Arab Stereotypes: How One Academic Fights Them

/ 20 Sep 2018

Arab Stereotypes: How One Academic Fights Them

ST. LOUIS–Imagine an animated movie, filled with belly dancers, camels and deserts, and brown-eyed, bearded terrorists with their fingers on the triggers of automatic weapons.  When it comes to understanding the Arab world, many Western university students are stuck in just such a cartoon, said a speaker at the annual meeting of Nafsa: Association for International Educators.

The Arab population in the United States has grown more than 75 percent since 1990, more than triple nation’s rate of overall growth, according to a Census Bureau report last March.  The rising proportion of Arabs who are living and studying in the United States is increasing the need to get rid of the stereotypes, said Greta Scharnweber, associate director of the Hagop Kevorkian Center for Near Eastern Studies at New York University.  She led a session at the Nafsa meeting on “Overcoming Stereotypes of Muslims and Arabs: A Toolkit for Educators.”

“As educators, teaching our students how to read and understand the stereotypes presented by media is a task of enormous importance,” said Scharnweber.

About 8,300 people from around the world attended the meeting, the largest such global gathering of international educators. Attendance from Arab countries was thin, although the Nafsa president, Marlene Johnson, said she has made strong efforts to increase it.  But sessions about Arab issues, including the one on stereotypes, were well attended.

On the meeting room’s circular tables, Scharnweber distributed samples of the panels of the traveling exhibition “A is for Arab: Stereotypes in U.S. Popular Culture”  to help the audience understand the history and development of Arab and Muslim stereotypes in American popular culture.

The samples were taken from the Jack G. Shaheen Archive at New York University. Shaheen, a professor emeritus of mass communicatons at Southern Illinois University, dedicated his career to identify and contest the damaging stereotypes of Arabs and Muslims in American media and popular culture.

The images range from film screenshots to comic books to editorial cartoons.

According to Scharnweber, negative images of Arabs outnumber positive portrayals across media types, including newspapers, television, movies, children’s literature, web animations and video games. Scharnweber said that most of Americans learn most of what they know about Arabs and Muslims from the media. Violence and terrorism are frequent themes, said Sharnweber.

Arabs and Muslims are also often portrayed as greedy, lecherous, and moneyed, living on oceans of oil.  But few Western media sources pay attention to the  international reports on unemployment and poverty in the region, said Scharnweber. In addition, few portrayals seem to grasp that only about 13-15 percent of all Muslims are Arabs, and more than 10 percent of Arabs are non-Muslim. Only about 2 percent of Arabs are traditional Bedouin, although cartoonish Bedouins often turn up in film and still images. Media ignores all these facts and create a stereotype that does not exist, said Scharnweber.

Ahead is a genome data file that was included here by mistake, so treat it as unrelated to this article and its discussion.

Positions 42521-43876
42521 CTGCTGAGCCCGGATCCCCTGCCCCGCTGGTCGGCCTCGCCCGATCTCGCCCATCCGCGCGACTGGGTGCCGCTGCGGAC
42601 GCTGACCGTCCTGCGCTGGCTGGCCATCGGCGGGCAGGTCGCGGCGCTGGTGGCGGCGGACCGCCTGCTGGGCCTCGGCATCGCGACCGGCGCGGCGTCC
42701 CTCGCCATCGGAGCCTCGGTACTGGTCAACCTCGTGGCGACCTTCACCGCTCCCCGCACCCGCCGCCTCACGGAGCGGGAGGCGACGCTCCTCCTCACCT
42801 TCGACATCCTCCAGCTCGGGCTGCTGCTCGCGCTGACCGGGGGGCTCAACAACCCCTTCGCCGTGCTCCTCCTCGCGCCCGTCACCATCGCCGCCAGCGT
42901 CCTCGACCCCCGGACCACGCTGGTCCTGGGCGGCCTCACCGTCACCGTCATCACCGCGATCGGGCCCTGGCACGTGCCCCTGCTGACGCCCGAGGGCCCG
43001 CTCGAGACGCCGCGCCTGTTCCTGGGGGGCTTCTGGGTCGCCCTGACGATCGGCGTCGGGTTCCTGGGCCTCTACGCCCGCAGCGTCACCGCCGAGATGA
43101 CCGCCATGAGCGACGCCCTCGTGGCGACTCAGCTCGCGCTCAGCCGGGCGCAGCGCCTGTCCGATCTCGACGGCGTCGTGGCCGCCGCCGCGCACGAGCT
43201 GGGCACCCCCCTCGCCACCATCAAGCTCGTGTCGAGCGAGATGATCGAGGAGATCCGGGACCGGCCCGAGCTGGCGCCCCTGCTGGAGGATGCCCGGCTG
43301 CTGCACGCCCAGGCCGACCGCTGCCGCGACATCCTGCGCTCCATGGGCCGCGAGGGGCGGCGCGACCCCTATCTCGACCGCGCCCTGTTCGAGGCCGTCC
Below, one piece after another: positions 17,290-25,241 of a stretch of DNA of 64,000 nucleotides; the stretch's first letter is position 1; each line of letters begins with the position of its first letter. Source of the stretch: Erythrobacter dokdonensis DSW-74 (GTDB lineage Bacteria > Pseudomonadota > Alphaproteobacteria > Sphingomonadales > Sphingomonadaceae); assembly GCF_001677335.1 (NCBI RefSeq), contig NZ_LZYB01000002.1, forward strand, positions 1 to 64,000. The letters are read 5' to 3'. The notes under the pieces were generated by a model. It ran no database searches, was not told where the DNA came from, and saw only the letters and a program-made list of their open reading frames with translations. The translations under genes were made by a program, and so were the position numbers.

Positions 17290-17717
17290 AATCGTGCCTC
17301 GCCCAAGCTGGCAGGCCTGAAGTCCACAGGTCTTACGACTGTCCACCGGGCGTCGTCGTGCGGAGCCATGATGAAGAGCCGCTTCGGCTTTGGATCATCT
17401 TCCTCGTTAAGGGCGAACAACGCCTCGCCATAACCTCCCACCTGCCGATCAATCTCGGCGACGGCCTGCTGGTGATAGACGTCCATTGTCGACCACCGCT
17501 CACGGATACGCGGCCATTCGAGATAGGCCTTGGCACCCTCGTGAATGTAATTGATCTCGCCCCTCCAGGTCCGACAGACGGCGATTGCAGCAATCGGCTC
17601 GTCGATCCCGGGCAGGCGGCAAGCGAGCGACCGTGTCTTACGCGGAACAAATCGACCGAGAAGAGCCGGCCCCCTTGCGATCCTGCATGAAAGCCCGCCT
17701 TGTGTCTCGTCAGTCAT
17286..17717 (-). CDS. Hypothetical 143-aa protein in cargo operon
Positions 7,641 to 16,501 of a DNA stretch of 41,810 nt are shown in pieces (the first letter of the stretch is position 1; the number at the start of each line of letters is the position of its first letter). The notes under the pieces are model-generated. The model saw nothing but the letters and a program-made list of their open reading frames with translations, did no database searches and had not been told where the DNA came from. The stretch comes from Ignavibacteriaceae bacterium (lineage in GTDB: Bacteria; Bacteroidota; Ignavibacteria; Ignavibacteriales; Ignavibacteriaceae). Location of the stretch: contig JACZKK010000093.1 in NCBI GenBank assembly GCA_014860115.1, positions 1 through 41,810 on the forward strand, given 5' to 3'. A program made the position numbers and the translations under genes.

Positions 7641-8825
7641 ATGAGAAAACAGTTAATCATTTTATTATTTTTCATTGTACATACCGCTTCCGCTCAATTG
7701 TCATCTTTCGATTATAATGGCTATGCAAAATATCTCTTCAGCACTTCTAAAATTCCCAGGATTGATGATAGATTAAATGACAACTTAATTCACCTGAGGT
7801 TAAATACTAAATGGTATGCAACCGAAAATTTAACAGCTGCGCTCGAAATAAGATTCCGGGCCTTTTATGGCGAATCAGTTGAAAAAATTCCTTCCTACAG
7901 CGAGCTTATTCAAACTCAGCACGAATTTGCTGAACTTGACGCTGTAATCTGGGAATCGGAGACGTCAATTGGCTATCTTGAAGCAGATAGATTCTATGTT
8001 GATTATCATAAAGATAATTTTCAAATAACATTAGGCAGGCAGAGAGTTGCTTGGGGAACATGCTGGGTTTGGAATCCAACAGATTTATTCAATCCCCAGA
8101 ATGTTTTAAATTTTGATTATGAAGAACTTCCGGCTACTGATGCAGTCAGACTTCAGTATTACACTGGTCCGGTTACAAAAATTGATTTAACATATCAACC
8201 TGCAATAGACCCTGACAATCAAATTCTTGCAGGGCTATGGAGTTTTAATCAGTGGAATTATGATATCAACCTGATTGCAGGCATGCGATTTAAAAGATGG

The lecturer explained that the situation became worse after 9/11 as Islam has been linked more to violence and intolerance and these stereotypical images have been repeated with an increased intensity. “This indicates an even greater need to build skills to critique and remake our images of Muslims and Arabs,” said Scharnweber

During the session, Scharnweber presented some clips of “Reel Bad Arabs: How Hollywood Vilifies a people,” produced in 2006. Before making the film, Shaheen, the professor at Southern Illinois University, watched a thousand films over the span of almost a century, from obscure movies to blockbusters.  He found a “dangerously insistent pattern” of Arab villains and a stereotype of the Arab world that is like a theme park with oases, magic carpets, harems, and palaces with torture chambers in the basement, and, of course, the occasional abducted blonde.

“Arabs are the most maligned group in the history of Hollywood,” said Shaheen in the documentary. “They are portrayed basically as subhumans . . .  These images have been with us for more than a century.”

As absurd as film stereotypes may be, they haven’t changed, maintains Shaheen. Modern films, such as the popular children’s movie Aladdin, have kept those stereotypes alive. Shaheen praised some contemporary films, such as Syriana, A Perfect Murder, and Three Kings for more balanced images of Arabs.

Scharnweber supported Shaheen’s call to present Arabs and Muslims as human beings who, like other groups, engage in a range of good, bad, and simply ordinary activities. By drawing attention to what the stereotypes are, analyzing them logically, and getting students to discuss them, professors can help to lessen their power, Scharnweber says.

“Once we begin to humanize Arabs and Muslims, to project them as we project other people, no better, no worse, then the stereotype gradually diminishes,” said Shaheen.




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